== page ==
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DNA - A Prosecutor’s Practice Notebook Inventory

DNA Typing

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Photo of a chemist in a lab studying dna through a microscope
National Institute of Justice (NIJ) (see reuse policy).

DNA typing evidence was first admitted in a U.S. court in Florida in the late eighties [Andrews v. State, 533 So.2d 841; 13 Fla. L. Weekly 2364 (Fla. Dist. Ct . App. 1988)]. Since then, DNA typing has gained acceptance in courts throughout the country as courts recognized the sheer power of this new forensic tool to identify the source of biological evidence. There are two aspects of DNA typing: the typing technique itself and the statistical probability estimate once a match is found. Each or both of these may be the subject of a pretrial admissibility hearing which in turn will be regulated by statute, rules of evidence, or case law.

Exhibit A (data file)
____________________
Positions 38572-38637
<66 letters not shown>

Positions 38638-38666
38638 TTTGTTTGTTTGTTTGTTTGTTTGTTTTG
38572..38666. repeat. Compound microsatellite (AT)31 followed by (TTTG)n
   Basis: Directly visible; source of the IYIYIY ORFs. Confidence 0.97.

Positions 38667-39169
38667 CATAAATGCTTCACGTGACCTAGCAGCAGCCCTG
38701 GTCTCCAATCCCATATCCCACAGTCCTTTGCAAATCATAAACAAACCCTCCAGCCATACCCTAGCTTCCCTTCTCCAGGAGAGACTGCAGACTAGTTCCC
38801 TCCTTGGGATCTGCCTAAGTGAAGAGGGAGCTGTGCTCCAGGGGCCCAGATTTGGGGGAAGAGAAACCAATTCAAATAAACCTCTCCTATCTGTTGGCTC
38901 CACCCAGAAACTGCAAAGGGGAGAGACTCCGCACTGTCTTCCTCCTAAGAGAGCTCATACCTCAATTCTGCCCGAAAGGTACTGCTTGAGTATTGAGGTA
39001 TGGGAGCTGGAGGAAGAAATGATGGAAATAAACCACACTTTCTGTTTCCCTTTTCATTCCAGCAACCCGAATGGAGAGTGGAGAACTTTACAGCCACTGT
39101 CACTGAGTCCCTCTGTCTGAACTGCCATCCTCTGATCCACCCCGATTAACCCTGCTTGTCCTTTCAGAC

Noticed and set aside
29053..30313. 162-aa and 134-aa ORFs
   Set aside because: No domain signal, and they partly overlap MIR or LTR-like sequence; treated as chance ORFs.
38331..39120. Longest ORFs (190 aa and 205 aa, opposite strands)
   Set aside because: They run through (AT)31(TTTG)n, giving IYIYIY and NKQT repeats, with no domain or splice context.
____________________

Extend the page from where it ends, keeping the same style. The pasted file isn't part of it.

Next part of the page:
Prosecutors have successfully met the many defense challenges to DNA typing, regardless of what admissibility standard were applied. Through documentary evidence presented by the prosecutor, courts should deny or limit the scope of any admissibility hearing based on the scientific and legal communities' established acceptance of DNA methodologies. Prosecutors should argue that DNA typing procedures and DNA forensic identification are so well accepted and established that an admissibility hearing is not justified and should be afforded judicial notice.

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